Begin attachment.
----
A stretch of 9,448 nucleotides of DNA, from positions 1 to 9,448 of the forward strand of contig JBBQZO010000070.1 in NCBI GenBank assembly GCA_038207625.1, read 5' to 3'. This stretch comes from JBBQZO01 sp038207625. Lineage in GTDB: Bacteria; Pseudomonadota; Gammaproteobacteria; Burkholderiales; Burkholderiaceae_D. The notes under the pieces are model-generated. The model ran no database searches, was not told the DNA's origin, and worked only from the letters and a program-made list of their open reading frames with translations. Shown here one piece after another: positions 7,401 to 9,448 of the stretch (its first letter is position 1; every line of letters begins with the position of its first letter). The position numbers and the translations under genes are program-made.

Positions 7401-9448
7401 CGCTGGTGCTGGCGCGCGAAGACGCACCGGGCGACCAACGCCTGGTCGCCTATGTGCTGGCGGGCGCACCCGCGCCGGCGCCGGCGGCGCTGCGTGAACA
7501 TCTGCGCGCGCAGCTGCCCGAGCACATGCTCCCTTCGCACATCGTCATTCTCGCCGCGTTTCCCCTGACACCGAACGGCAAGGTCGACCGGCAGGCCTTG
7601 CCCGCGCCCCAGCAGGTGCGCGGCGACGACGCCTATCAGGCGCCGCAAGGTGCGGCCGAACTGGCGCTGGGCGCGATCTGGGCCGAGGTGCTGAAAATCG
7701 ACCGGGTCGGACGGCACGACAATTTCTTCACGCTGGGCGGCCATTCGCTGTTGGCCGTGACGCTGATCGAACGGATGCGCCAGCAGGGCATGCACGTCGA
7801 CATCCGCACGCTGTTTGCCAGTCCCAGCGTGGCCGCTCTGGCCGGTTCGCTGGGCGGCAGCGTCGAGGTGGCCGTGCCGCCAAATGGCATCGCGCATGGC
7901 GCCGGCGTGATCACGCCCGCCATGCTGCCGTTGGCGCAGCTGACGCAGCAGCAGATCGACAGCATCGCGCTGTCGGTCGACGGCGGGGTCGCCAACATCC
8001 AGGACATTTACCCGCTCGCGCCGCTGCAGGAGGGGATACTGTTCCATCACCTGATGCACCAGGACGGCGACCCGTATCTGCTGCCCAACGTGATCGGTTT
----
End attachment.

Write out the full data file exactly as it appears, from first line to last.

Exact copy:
A stretch of 9,448 nucleotides of DNA, from positions 1 to 9,448 of the forward strand of contig JBBQZO010000070.1 in NCBI GenBank assembly GCA_038207625.1, read 5' to 3'. This stretch comes from JBBQZO01 sp038207625. Lineage in GTDB: Bacteria; Pseudomonadota; Gammaproteobacteria; Burkholderiales; Burkholderiaceae_D. The notes under the pieces are model-generated. The model ran no database searches, was not told the DNA's origin, and worked only from the letters and a program-made list of their open reading frames with translations. Shown here one piece after another: positions 7,401 to 9,448 of the stretch (its first letter is position 1; every line of letters begins with the position of its first letter). The position numbers and the translations under genes are program-made.

Positions 7401-9448
7401 CGCTGGTGCTGGCGCGCGAAGACGCACCGGGCGACCAACGCCTGGTCGCCTATGTGCTGGCGGGCGCACCCGCGCCGGCGCCGGCGGCGCTGCGTGAACA
7501 TCTGCGCGCGCAGCTGCCCGAGCACATGCTCCCTTCGCACATCGTCATTCTCGCCGCGTTTCCCCTGACACCGAACGGCAAGGTCGACCGGCAGGCCTTG
7601 CCCGCGCCCCAGCAGGTGCGCGGCGACGACGCCTATCAGGCGCCGCAAGGTGCGGCCGAACTGGCGCTGGGCGCGATCTGGGCCGAGGTGCTGAAAATCG
7701 ACCGGGTCGGACGGCACGACAATTTCTTCACGCTGGGCGGCCATTCGCTGTTGGCCGTGACGCTGATCGAACGGATGCGCCAGCAGGGCATGCACGTCGA
7801 CATCCGCACGCTGTTTGCCAGTCCCAGCGTGGCCGCTCTGGCCGGTTCGCTGGGCGGCAGCGTCGAGGTGGCCGTGCCGCCAAATGGCATCGCGCATGGC
7901 GCCGGCGTGATCACGCCCGCCATGCTGCCGTTGGCGCAGCTGACGCAGCAGCAGATCGACAGCATCGCGCTGTCGGTCGACGGCGGGGTCGCCAACATCC
8001 AGGACATTTACCCGCTCGCGCCGCTGCAGGAGGGGATACTGTTCCATCACCTGATGCACCAGGACGGCGACCCGTATCTGCTGCCCAACGTGATCGGTTT